Moving in with somebody is a big step. Apart from the emotional implications, there’s the matter of consolidating both parties’ stuff.
Which bathroom towels stay and which are demoted to car wash duty? Whose flatware makes the final cut? Will your “Star Wars” posters survive? Will your relationship survive?
When companies cohabitate through mergers and acquisitions (M&A), a similar degree of disorder and doubt (and disregard for cinematic gold) can exist. But this is when HR strategists should welcome the spotlight, pushing through the workforce integration process and crafting a better organisation.
Most M&A deals are made in the boardroom. C-level executives see an opportunity to expand market share or plug a hole in the production process, and then they pull the trigger. But the success of an M&A transaction is all about handling the aftermath.
That’s when HR steps in. The M&A process can be broken down into four phases: strategy and targeting, valuation and due diligence, integration planning and implementation. HR’s presence is greatest during the final two stages.
That said, HR should get in on the act as soon as possible. Time is of the essence, as missed business opportunities and disruptions should be kept to a minimum.
Research varies on the success of M&A deals over the last 20 years, with some studies putting failure rates at as high as 90 percent. But at best, companies undergoing M&A are flipping a coin.
The difference between heads and tails is the amount of organisational planning that goes into
the combination of workforces.
Some of the biggest reasons for failure include:
• Waning financial performance
• Culture clashes
• Losing key players
• A decline in production
• Ineffective change management
There’s more than one way to execute an M&A transaction.
The chosen strategy generally depends on the degree of integration the acquiring company or merging companies decide on. This strategy will then dictate the breadth and depth of the implementation process.
If the companies involved are interested only in combining their efforts to achieve certain financial goals, minimal integration is necessary. At the other end of the spectrum is the complete and total combination of both staffs, creating one new company with a collective culture and common HR policies.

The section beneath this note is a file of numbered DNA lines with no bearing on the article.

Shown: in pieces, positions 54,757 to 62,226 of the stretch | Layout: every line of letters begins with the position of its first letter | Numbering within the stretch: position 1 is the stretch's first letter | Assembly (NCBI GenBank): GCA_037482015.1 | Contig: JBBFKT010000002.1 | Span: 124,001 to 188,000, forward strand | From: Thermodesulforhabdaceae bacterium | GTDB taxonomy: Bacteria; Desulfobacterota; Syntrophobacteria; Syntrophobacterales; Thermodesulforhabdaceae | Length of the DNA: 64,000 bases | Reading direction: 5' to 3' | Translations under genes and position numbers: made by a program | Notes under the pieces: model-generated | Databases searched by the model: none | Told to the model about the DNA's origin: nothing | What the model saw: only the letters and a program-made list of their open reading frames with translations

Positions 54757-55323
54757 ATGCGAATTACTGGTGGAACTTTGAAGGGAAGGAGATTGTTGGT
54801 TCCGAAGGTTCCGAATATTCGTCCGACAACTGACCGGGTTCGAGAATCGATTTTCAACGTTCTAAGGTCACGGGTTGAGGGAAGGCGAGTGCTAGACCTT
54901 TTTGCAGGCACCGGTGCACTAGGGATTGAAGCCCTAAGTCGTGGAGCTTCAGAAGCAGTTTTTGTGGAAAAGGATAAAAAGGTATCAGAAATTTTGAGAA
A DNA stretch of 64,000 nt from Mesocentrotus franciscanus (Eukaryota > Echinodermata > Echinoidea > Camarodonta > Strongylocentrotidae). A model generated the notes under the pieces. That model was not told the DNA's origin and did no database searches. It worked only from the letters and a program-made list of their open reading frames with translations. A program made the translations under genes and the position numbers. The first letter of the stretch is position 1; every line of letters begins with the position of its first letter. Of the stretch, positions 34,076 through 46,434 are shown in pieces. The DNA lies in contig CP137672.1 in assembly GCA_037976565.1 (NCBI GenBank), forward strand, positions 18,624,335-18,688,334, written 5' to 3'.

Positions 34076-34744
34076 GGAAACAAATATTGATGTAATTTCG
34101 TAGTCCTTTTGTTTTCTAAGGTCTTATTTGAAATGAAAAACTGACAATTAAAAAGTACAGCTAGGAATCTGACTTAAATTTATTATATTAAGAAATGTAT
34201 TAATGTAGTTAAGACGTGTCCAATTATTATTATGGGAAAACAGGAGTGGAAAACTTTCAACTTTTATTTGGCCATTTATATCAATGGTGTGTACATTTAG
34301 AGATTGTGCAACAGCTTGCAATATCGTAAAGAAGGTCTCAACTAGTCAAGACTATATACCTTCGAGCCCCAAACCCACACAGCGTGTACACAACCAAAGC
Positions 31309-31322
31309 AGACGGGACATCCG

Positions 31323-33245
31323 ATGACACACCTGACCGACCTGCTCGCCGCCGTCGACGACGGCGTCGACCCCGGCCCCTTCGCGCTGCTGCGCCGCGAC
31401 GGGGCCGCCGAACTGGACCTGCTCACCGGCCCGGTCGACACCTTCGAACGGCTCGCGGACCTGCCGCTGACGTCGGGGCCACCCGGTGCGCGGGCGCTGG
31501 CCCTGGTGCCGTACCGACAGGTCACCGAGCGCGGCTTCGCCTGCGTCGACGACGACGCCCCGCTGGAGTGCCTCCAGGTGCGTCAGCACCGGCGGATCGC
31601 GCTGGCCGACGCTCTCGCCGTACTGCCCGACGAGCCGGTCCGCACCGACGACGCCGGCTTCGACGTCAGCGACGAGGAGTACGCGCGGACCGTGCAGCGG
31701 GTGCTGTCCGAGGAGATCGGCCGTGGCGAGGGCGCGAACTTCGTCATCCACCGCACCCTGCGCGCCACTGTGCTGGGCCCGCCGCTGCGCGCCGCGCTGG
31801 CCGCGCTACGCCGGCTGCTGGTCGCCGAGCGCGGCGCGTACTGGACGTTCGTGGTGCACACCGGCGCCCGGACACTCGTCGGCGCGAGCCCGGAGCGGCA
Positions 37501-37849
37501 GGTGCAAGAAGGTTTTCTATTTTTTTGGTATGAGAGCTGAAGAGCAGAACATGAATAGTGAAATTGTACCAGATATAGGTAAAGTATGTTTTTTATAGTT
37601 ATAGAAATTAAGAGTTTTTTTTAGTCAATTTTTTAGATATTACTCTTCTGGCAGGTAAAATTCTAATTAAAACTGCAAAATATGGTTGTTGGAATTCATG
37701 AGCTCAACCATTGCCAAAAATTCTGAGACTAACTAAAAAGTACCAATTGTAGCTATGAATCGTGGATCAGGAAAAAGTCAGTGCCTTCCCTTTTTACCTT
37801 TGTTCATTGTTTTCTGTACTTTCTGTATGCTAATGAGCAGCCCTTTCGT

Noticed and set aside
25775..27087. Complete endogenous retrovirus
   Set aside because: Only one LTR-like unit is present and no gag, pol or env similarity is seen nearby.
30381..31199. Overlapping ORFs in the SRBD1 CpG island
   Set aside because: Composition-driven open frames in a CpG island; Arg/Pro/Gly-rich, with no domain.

Combining separate workforces is a huge undertaking. There’s a mountain of information to pore through—perhaps two mountains—and it’s your job to make sense of it all. That’s where a good org charting solution comes in.
An effective org charting program gives HR strategists the ability to visualise, plan and model the new organisational structure. This helps identify redundancies at all levels of the business and pinpoint key personnel, ensuring that the emerging company is the strongest it can be moving forward.
Additionally, filling your org chart with pertinent workforce metrics like salary, headcount and performance rating drives people decisions that make the integration process more manageable. And don’t worry about getting it perfect the first time. Like anything else in the business world, your org chart will change – often.
Going through an M&A transaction can be a confusing time for employees, no matter which “side” they’re on.
By formulating and communicating the new management structure as soon as possible, your workers will know that an integration plan is already being executed.
If employees don’t know who’s calling the post-M&A shots, top talent may wander or employees may make up their own version of the new reality. Create a sense of stability by telling it like it is.
Remember: The reason the merger or acquisition took place was to maximise the value of the new organisation’s products and/or services. The financial strategy behind the deal was hashed out well before it took place, but the staff has to be able to carry out that strategy.
HR can add a lot of value to the department during an M&A transaction by creating and executing a solid integration plan. Doing so gives the new organisation its best shot at business success, which is, after all, the whole point.